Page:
Investors worth £10trn outline policy vision for sustainable finance in net-zero transition

Published today, the body’s policy vision outlines “urgent” measures that the Government should take if the financial sector is to adequately play its role in the transition to net-zero. It is based on the input of hundreds of organisations including banks, financial services providers, investors and insurers.

The vision calls on Ministers to “provide clarity urgently on what net-zero means for each sector of the economy”. The Government has promised a comprehensive net-zero roadmap ahead of COP26  and, as rumours continue about potential delays or a virtual format, UKSIF is urging the publication as soon as possible. Clear direction, the policy vision states, is needed for businesses to gain investor certainty and properly plan for the transition.

UKSIF also wants more clarity on several of the key ‘green’ measures announced at this year’s Budget. The National Infrastructure Bank (NIB), for example, was due to begin operating in the first quarter, but the UK is still waiting.

The policy vision calls on the Treasury to ensure that the NIB has a clear investment pathway for the green economy, a strong net-zero mandate, and teeth to tackle non-compliance from investees. Separately to the NIB, the sector would benefit from further long-term clarity on the government’s investment programme for ‘green’ products and services.

And, building on the Pensions Bill, the policy vision argues that the government should work with regulators to ensure that pension scheme and saving scheme staff have proper climate skills. The Bill stops short of mandating divestment but will require large pension schemes to disclose the climate-related risks posed to assets in their portfolios by the end of 2022, in line with the recommendations of the Taskforce on Climate-related Financial Disclosures (TCFD).

UKSIF’s vision also states that members are willing to “take a prominent role” in supporting the Taskforce on Nature-related Financial Disclosures’ recommendations. Due later this year, the recommendations will help businesses to quantify their nature-related risks in a range of scenarios.

Just transition

As well as measures relating solely to environmental sustainability, the policy vision covers the Government’s commitment to socially ‘levelling up’ between and within regions and how this can be coupled with net-zero.

According to UKSIF, the creation of a Just Transition Commission could ensure a holistic approach. Such a commission could be modelled after the existing one in Scotland. It would be tasked with developing a common language around the issue, developing roadmaps for each sector of the economy and advise policymakers.

The work of the Commission could be supported by new requirements for businesses to prove how they are protecting their workers’ physical and mental health and to support them financially if the sector is at risk from the energy transition. Such requirements could be delivered through amendments to the Companies Act.

This latter recommendation chimes with some of the facets of the Better Business Act. The act is spearheaded by the B-Corporation movement and would amend the Companies Act so that all businesses are obligated to benefit workers, customers, communities and the environment as well as shareholders.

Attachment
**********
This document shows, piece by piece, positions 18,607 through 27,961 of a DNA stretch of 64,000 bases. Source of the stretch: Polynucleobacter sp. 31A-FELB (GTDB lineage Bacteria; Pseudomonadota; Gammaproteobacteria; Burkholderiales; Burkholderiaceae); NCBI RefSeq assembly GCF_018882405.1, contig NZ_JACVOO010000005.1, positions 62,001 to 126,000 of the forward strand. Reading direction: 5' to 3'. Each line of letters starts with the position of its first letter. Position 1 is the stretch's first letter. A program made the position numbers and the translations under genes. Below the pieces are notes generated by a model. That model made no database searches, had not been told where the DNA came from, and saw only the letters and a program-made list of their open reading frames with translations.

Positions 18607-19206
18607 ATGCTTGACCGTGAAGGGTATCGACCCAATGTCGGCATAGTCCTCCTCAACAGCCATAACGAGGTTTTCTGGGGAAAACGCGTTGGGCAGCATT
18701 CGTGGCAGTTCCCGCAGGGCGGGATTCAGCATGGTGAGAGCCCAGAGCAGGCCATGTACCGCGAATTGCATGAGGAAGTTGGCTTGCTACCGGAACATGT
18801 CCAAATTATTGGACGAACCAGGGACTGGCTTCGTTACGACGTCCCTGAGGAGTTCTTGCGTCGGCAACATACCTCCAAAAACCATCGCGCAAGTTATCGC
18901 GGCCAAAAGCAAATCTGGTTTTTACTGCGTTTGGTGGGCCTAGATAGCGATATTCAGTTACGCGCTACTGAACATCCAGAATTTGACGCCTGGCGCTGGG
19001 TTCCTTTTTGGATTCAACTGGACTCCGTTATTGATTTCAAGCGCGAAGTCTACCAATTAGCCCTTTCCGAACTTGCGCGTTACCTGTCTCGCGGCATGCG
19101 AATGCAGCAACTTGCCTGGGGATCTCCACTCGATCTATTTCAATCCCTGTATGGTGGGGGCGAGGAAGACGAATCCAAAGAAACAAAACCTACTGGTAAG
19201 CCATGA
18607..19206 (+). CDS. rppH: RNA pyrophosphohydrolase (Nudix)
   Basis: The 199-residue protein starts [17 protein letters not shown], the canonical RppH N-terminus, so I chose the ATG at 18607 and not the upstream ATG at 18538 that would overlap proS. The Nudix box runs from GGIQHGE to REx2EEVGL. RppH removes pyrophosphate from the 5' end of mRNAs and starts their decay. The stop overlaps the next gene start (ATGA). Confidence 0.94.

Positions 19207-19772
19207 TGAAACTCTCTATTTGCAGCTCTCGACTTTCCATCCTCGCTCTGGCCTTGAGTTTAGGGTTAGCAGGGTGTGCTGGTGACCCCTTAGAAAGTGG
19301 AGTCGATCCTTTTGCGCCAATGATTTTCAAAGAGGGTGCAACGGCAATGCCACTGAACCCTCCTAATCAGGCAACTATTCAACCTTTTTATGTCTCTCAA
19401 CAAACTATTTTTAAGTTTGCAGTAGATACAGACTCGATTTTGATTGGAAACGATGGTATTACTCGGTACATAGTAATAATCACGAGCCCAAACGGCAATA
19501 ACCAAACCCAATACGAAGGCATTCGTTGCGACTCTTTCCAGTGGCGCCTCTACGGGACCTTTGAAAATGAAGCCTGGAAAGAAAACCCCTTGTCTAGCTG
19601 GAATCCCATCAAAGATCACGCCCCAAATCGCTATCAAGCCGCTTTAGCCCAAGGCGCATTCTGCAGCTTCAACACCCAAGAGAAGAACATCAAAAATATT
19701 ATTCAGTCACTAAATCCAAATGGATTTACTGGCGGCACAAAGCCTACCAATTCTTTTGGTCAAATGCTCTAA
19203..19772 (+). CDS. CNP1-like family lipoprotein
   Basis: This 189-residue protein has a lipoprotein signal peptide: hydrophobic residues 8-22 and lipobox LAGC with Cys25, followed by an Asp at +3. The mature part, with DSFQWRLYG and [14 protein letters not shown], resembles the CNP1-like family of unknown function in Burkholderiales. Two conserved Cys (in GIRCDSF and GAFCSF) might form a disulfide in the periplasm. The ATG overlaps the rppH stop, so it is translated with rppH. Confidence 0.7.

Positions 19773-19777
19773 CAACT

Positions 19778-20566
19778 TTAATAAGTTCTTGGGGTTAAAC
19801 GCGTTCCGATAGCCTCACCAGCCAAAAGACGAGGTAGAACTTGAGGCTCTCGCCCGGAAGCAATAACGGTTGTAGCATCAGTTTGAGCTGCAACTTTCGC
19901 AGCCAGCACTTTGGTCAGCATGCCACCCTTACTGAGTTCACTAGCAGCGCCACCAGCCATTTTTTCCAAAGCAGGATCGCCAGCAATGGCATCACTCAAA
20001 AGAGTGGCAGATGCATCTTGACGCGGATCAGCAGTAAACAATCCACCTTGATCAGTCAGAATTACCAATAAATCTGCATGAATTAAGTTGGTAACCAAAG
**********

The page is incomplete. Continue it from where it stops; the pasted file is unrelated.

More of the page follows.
UKSIF is also advocating for mandatory ethnicity pay gap reporting at large companies and legally binding targets for female board representation in the UK’s private sector. The ONS estimates that Black and minority ethnic staff earn, on average at least 29% less than their white counterparts, On the latter, the Government’s own figures show that 34% of FTSE 350 board positions are held by women, despite women accounting for half of the population.

UKSIF’s chief executive James Alexander said the policy vision shows that finance sector players “stand ready to work with government and others to shape the future success of this vital industry”.

Mounting pressure

The publication from UKSIF comes amid a backdrop of increasing criticism of the Treasury’s approach to net-zero.

A major report from the Public Accounts Committee (PAC) today accuses the Treasury and HMRC of failing to make the necessary changes to tax systems and short-term funding packages needed to align activities with net-zero. The report points to hypocrisies such as fuel duty freezes and proposed cuts to Air Passenger Tax and potential underlying causes, such as narrow definitions of what constitutes a ‘green’ tax and poor collaboration with other departments.

The report builds on a previous PAC paper stating that the Government has no credible plans in the short and mid-term to back up its long-term climate goals.

On finance specifically, the lack of a poor ‘green’ tax framework has also been raised by the likes of the Green Alliance and the Zero Carbon Campaign.

Join the conversation at edie’s Sustainable Investment Conference

On July 13 and 14 2021, edie is uniting corporates, asset managers and asset owners, among other key stakeholders, for frank and open discussion around disclosure and investment priorities, roadblocks and innovations.

Over the course of the virtual two-day event, there will be panel discussions, interactive Q&A sessions, workshops, networking opportunities and more. Expert speakers have already been confirmed from organisations including Citi, Credit Suisse, UBS Asset Management and the IIRC. 

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Sarah George

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